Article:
Weasel Press


To Burn in Torturous Algorithms

To Burn in Torturous Algorithms


Heath Brougher has achieved something brilliant with his creation of Spiralism, as introduced to us in this book. As dense and fluid as bodies of water, each poem spirals with the infinity of existence, communicating ideas wrapped in visceral images and clever metaphor only to drop them just as quick as the spiral twists on. Biting social commentary sits alongside the strangeness of the universe all contained in truly beautiful sentences as Brougher relentlessly chases “that long-suffered Causeway”: Truth. In To Burn in Torturous Algorithms, Brougher sets fire to convention with a sharp wit and enthusiastic rejection of the same jaded, predictable mediocrity so often found in contemporary poetry, and from the embers a new style of writing is born—Spiralism is daring and ingenious, and I can’t wait to see where the spiral swirls us to next. —Phillip Elliott, Founder/Editor of award winning Into the Void Magazine, author of award-winning debut Dreaming in Starlight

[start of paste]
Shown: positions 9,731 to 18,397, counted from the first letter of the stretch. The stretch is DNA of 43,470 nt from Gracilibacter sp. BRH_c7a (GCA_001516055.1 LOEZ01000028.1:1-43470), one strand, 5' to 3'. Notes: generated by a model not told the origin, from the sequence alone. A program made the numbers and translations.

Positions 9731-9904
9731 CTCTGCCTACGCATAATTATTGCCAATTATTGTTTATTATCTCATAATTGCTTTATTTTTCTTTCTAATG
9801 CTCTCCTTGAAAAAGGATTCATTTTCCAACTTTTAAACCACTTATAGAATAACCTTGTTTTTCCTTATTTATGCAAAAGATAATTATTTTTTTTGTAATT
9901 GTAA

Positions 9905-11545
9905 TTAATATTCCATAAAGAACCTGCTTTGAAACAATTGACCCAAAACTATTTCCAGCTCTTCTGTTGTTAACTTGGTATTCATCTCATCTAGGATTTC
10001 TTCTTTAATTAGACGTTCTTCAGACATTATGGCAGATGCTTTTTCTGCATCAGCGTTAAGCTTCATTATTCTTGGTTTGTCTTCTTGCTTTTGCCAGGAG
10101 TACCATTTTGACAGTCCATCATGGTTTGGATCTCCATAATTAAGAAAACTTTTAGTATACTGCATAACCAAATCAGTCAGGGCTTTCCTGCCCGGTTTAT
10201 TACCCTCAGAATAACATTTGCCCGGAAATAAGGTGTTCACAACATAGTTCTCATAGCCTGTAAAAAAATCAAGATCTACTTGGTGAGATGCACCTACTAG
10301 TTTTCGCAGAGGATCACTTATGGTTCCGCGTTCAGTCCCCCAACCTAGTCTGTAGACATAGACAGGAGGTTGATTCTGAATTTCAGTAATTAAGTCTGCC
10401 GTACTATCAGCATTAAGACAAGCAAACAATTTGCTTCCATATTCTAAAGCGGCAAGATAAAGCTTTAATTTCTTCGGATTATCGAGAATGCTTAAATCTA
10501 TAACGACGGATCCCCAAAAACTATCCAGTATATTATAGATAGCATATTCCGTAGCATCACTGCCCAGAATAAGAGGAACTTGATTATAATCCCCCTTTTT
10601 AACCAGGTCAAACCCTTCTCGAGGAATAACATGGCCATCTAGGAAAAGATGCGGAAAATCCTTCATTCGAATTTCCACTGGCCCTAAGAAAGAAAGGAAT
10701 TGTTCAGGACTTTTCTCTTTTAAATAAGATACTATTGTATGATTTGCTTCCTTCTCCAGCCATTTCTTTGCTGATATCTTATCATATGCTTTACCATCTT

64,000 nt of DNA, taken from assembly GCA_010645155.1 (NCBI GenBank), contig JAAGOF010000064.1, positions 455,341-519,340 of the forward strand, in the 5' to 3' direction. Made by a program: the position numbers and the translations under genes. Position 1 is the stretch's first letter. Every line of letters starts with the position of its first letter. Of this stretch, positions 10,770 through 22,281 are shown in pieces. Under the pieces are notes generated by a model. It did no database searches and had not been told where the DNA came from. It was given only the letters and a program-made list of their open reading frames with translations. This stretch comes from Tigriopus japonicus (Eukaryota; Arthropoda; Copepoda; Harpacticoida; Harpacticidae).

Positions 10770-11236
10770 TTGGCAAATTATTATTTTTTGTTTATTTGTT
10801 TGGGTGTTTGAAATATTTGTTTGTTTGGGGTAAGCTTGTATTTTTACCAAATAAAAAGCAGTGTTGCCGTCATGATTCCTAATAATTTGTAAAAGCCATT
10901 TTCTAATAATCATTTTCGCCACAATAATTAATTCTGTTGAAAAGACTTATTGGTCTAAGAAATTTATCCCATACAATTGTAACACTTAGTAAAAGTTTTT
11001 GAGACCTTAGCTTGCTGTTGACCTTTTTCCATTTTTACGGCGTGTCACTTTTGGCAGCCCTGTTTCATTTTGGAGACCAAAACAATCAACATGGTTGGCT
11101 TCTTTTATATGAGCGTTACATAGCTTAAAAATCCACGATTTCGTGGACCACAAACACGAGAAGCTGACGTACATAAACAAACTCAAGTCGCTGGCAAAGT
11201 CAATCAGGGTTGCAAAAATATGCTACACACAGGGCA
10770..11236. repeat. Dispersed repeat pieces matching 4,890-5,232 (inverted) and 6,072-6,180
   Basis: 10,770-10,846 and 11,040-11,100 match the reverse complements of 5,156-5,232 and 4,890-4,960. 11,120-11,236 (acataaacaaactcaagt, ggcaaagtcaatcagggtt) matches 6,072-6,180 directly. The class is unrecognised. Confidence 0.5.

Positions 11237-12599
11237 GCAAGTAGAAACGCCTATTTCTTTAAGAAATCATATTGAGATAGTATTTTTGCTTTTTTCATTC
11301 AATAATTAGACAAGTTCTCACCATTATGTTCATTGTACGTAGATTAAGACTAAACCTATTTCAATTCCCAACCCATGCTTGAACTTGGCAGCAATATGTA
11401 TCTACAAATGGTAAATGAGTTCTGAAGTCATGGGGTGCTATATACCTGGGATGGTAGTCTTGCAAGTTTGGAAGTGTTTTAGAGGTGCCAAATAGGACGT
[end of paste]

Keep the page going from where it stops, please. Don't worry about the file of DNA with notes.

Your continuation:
Desacralizing yet homely, radical & rooted at once, Heath Brougher’s new collection of poems To Burn in Tortuous Algorithms is a gripping testament to “sundowns and nothingnesses”. With an exhilarating range of poems, this book is a “chaotic” intertwining of “random image and thought” to advance Brougher’s thesis about Spralism or to give the reader the taste of his work over the coming years. Reading Brougher’s work is akin to learning as a reader to exhaust the possibility of challenging the goddam orthodoxy of poetry. Poems like Year of the Pinata show us how language with its intrinsic muscles of “rolling tongue” can allow one to “weav[e] incoherent clothes — a season of nonsense […], shattering the silencio — the world and its words.” Up-close I felt this collection even shucks the Baudelarian The Flowers of Evil as Brougher writes: “and when the bowel [is] broken and the cardboard rhino leak[s] its plethora of sweetness onto the floor / we [kneel] down and gorge[…] upon the belly’s plenty.” No doubt this book will be a keeper. —Debasis Mukhopadhyay, book reviewer and author of kyrie eleison or all robins taken out of context

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